New research shows that some hair care products can release chemical residue that could linger in the air, prompting concerns about inhalation and air quality.
A newly published study by Purdue University notes the presence of harmful chemicals, including one restricted in Europe — but not the U.S.
“We found the results to be extremely alarming,” said Nusrat Jung, an assistant professor in the Lyles School of Civil Engineering at Purdue in Indiana in a university blog post. “We did not expect to see such significant emissions of volatile chemical mixtures from off-the-shelf hair care products during typical hair care routines that many people perform each and every day.”
Many hair care products today include an ingredient called decamethylcyclopentasiloxane, or D5 siloxane, an organosilicon compound known for its ability to easily evaporate in the air among other things. It’s found in items like hair sprays, hair gels and hair waxes.
In a single, at-home hair styling session, people could be inhaling between 1 and 17 milligrams of potentially harmful chemicals, researchers found.
Applying heat to these chemical-laden hair care products can further release toxins in the air by up to 310%, according to the study.
In recent years, other hair care products, including chemical hair straightening products, have come under scrutiny for potential harm to users.
Nearly 8,000 chemical hair straightener lawsuits have been filed in multidistrict litigation following a 2022 study by the National Institutes of Health that found women who used chemical hair straighteners had a greater risk of developing uterine cancer.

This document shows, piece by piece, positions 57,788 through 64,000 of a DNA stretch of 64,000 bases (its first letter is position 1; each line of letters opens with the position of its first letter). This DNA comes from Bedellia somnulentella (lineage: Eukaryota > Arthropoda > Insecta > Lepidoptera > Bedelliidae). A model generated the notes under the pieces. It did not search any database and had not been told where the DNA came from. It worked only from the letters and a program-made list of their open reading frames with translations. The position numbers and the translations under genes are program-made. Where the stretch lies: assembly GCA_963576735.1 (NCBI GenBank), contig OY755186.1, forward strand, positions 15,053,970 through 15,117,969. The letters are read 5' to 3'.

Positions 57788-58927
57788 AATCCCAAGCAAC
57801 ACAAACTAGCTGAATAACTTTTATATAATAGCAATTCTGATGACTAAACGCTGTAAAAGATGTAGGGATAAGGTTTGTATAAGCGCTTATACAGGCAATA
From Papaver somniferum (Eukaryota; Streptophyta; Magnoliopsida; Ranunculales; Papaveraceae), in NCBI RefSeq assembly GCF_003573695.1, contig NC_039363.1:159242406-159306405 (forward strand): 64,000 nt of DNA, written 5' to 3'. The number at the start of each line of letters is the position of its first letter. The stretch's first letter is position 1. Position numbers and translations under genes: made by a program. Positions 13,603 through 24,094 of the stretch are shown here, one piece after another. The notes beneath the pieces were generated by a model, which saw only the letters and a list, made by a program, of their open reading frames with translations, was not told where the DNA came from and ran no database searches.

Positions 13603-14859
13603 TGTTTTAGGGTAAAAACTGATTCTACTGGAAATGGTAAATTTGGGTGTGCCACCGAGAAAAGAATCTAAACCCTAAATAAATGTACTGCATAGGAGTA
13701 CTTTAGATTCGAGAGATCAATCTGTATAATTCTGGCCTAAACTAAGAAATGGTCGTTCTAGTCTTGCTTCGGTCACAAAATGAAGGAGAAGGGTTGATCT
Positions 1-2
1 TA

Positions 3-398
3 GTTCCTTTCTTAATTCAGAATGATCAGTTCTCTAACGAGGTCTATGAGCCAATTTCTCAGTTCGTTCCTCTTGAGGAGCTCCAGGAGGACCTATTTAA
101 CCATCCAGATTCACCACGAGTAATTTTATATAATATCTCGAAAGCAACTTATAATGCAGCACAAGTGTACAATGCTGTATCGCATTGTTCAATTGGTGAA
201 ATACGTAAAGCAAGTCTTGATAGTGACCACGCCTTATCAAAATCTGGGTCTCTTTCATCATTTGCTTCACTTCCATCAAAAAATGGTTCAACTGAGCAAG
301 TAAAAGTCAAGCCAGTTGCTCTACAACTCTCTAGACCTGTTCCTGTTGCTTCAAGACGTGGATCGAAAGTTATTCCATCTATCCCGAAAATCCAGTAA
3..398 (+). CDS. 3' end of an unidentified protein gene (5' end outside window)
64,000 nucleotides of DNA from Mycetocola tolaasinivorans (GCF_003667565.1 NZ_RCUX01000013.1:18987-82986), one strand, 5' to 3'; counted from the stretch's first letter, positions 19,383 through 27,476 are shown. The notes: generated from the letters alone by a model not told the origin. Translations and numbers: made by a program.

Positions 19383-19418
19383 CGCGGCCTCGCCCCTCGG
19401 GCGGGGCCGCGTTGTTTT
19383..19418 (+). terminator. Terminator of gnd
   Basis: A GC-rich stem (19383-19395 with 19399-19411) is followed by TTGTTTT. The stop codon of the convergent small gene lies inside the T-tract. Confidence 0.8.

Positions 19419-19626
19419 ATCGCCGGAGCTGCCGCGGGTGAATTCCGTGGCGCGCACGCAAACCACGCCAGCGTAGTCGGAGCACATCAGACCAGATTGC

Lawsuits are still in the early stages and lawyers expect more people to file hair straightener lawsuits.
What Is Being Released Into the Air?
Researchers first designed a tiny house laboratory called the Purdue zero-Energy Design Guidance for Engineers, or zEDGE, where they spent months conducting research.
The study used realistic hair care experiments that mimicked actual hair care routines at home.
Participants in the study were asked to bring their own hair care products and styling tools from home to replicate their routines in zEDGE where lab equipment tracked the air quality. After styling, participants had two minutes to collect their hair care items and tools and leave the lab.
While the lab was unoccupied, machines monitored the decay of the indoor volatile organic compound concentrations from the styling products.
Researchers found, using second-by-second monitoring for volatile chemicals, elevated levels of D5.
“D5 siloxane has been found to lead to adverse effects on the respiratory tract, liver and nervous system of laboratory animals,” Jung said. “The use of the chemical in wash-off cosmetic products has already been restricted in the European Union because of this. Many of these products are scented, too, and some of the chemicals used to make these fragrances are potentially dangerous to inhale as well.”
The EU restricts the use of D5 in styling aerosols like hairspray because D5 may be aerosolized and toxic.
“Exposure to D5 coming from hair styling spray products also triggers high levels of aggregated exposure which may also lead to concentrations in the air above the value considered safe by the SCCS,” according to a 2015 opinion on D5 in cosmetic products by the EU’s Scientific Committee on Consumer Safety.
Minimizing Exposure to D5 and Other Chemicals
Researchers suggest that the best way to limit exposure is to stop using hair care products that contain D5.
“The best solution is to simply not use these products,” Jung said. “I used to use similar products myself to straighten my hair, but after we analyzed the data, it became immediately clear that the best thing I could do to protect my own health was to stop using them.”
If you continue to use the products, turn on an exhaust fan to minimize the amount of chemicals being inhaled. While that can reduce D5 inhalation inside the house, it can further spread the chemical into the environment.
“There’s a good reason why these chemicals are restricted from being used in wash-off hair care products in certain parts of the world,” Jung said. “The effects on people and the planet need to be studied further and regulatory action needs to be taken.”